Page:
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By Brian McWilliams

At LKF Marketing, we strive to learn about current web trends and stay ahead of the curve. That’s why LKF’s Creative Director Jennifer Hauschild and I attended Smashing Magazine's Conference in New York City in late 2019.

For those who don't know, Smashing Magazine hosts an encyclopedic website, publishes eBooks and a regular newsletter for web developers and designers, and is largely considered an industry leader when it comes to best practices and current trends in the world of web.

Jennifer and I learned a lot at the conference. One primary point I want to share with you is that web page load speed is now more important than ever yet often ignored by most developers.

As proof, consider that the average page size has steadily increased from 700k in 2010 to nearly 4M in 2019 according to MachMetrics. That's nearly a six-fold increase in 10 years and the trend looks as if it will continue.

MachMetrics Web Page Size Increases Over Time

And it's easy to see why when you consider the following metrics: computer screen sizes have steadily increased, retina and high-density screens are now more common than ever, and network speeds have increased.

Most of us are now living with massive screens in a 4G world, right? So, who wouldn't want to deliver highly immersive visuals and maximize content on every page? Well, because a seismic shift has also occurred over the last 10 years in the way that users get their content.

StatCounter Device Usage Over Time

According to StatCounter, mobile device usage matched that of desktops for the first time in late October 2016 for uses such as shopping, interacting on social media, and viewing websites. The ratio of those using smart phones and tablets compared to desktop computers now hovers around 52 percent.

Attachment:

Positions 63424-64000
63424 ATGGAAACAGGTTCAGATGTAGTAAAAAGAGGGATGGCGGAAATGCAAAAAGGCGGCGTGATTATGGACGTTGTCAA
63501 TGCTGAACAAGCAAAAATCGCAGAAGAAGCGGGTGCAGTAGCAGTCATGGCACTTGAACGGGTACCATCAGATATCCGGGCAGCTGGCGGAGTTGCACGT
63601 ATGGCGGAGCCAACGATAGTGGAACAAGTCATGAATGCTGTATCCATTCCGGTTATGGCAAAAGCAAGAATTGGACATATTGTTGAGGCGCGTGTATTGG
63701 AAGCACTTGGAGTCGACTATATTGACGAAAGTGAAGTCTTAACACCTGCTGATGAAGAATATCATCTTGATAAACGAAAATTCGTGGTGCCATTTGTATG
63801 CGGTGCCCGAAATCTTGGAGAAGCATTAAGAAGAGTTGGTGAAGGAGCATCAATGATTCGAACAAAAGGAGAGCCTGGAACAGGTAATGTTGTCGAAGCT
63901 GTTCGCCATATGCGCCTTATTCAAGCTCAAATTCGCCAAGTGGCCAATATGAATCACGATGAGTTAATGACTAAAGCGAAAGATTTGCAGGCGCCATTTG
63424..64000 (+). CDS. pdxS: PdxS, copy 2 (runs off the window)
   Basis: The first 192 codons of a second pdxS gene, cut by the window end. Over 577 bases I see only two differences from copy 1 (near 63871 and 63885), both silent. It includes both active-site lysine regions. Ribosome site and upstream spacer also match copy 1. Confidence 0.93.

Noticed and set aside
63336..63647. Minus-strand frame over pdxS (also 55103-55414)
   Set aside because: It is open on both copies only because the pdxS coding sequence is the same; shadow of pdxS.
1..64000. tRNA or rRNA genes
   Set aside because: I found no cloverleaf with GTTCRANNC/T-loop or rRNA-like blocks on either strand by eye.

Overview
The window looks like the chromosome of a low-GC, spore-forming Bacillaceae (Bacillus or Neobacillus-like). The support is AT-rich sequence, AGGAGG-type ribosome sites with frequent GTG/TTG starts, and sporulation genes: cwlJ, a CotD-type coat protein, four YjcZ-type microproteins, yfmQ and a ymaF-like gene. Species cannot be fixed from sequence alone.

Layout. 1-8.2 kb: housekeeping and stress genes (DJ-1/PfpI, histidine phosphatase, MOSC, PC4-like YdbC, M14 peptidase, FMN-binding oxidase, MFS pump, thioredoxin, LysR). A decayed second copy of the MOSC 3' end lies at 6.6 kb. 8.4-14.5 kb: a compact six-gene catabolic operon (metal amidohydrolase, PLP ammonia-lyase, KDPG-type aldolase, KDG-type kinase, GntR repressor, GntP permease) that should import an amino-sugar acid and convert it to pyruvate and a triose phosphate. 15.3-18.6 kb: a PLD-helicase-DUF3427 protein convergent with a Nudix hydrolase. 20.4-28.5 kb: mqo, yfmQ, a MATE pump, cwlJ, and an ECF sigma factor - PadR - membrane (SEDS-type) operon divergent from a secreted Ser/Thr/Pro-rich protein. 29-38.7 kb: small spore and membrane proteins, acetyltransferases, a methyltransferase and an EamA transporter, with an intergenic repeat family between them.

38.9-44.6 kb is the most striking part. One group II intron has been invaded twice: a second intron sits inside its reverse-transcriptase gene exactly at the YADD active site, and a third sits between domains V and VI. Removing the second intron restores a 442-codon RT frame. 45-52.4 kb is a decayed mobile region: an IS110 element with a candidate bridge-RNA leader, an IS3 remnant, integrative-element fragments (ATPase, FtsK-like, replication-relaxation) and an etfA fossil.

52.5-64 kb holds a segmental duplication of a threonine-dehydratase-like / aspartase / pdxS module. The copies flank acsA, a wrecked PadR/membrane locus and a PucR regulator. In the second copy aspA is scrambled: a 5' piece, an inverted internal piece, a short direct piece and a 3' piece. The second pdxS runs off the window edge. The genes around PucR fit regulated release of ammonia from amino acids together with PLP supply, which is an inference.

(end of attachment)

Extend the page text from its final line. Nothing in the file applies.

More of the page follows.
The only problem is that the average user is checking out your site on, at best, a 3G connection with a mediocre smartphone with limited memory and slow processor speed. This means a page with lots of images (or large images) and content takes much longer to download and function on a mobile device than it does on a desktop computer.

It hasn't been smooth sailing for mobile users either judging by the following statistics from Vende Social. They estimate that it takes an average of 27.3 seconds to load a web page on a mobile device. Within that time, many visitors jump ship:

  • 53 percent of visitors abandon a website that takes more than 3 seconds to load.
  • 74 percent of visitors will leave if it takes more than 5 seconds to load.
  • 46 percent of visitors say they won’t revisit poorly performing websites.

In short, the longer a page takes to load, the higher the probability a visitor will leave (or bounce) to a new source, thus increasing your site’s bounce rate. MachMetrics quantifies the likelihood of a bounce as follows.

MachMetrics Bounce Rate Likelihood

That's pretty eye opening and bad news for web developers. We build websites to engage and retain visitors, yet current trends show that at least 50 percent of those visitors give up because of slow page speed.

Google has taken notice and is now ranking poorly performing websites lower on search results. So, having a slow website now affects your Search Engine Optimization (SEO). Other search engines such as Bing are sure to follow suit.

Google recommends that your website should load in 5 seconds or less while the experts at Smashing Magazine recommend shooting for 2 seconds (remember, the stats above show that users start abandoning websites after 3 seconds or more). This means making your images leaner, limiting JavaScript and libraries, and compressing CSS and HTML before it's delivered.

Of course, responsive design (reformatting the page and only sending data that's necessary on mobile devices) can help limit how much content is sent to a mobile device, but it's vitally important to structure your pages so they're lean and focused on desktop machines, too.

How light should your pages be? The industry average in 2019 was 4M yet 750k is the recommended target to reach 2 seconds on desktop machines with fast Wi-Fi. And for mobile users on an average connection, 170k is the recommended target for the entire page.

It may sound like we need to go back in time to 2010 to keep customers from abandoning websites and Google from knocking SEO rankings, but, at LKF, we believe it is both possible and the best practice to create quickly loading yet engaging and informative web pages.

Contact us today. We are confident that we can help sort out your web page or speed issues and deliver highly effective websites that play well on any device.